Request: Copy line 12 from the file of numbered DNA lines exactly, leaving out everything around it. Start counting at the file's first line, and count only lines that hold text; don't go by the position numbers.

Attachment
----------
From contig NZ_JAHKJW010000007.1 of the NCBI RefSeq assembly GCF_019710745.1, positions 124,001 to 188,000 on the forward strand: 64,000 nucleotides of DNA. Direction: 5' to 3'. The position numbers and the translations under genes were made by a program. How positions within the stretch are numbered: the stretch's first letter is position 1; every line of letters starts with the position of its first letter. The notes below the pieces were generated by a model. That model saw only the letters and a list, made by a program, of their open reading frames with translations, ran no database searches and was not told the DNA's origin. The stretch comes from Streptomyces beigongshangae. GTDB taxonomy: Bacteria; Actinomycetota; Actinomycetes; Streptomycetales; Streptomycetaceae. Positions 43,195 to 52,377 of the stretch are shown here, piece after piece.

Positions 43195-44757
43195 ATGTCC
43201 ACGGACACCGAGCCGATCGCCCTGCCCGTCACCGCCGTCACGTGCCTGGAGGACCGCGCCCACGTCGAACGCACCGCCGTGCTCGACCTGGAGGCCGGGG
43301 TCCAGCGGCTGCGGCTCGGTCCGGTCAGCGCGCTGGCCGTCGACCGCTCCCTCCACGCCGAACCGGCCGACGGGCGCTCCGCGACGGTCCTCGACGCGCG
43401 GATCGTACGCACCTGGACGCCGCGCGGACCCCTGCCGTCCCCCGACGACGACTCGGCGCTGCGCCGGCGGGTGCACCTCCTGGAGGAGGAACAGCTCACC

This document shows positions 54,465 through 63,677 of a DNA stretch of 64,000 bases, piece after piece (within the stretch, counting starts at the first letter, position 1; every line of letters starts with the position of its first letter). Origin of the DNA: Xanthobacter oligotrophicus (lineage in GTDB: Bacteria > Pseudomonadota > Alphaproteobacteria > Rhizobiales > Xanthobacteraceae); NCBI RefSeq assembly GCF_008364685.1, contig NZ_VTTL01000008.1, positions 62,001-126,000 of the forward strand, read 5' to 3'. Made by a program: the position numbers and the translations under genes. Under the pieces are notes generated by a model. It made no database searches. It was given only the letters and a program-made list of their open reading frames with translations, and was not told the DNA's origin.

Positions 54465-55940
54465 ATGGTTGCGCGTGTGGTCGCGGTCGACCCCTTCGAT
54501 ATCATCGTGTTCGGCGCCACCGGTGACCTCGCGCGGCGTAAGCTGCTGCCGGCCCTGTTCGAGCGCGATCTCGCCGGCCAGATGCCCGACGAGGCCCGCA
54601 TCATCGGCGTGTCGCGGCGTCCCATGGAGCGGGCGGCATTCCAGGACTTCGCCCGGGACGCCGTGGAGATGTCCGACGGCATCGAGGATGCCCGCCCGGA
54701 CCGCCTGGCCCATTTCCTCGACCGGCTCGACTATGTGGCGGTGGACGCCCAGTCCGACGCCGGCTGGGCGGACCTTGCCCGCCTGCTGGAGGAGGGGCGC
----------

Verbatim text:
54701 CCGCCTGGCCCATTTCCTCGACCGGCTCGACTATGTGGCGGTGGACGCCCAGTCCGACGCCGGCTGGGCGGACCTTGCCCGCCTGCTGGAGGAGGGGCGC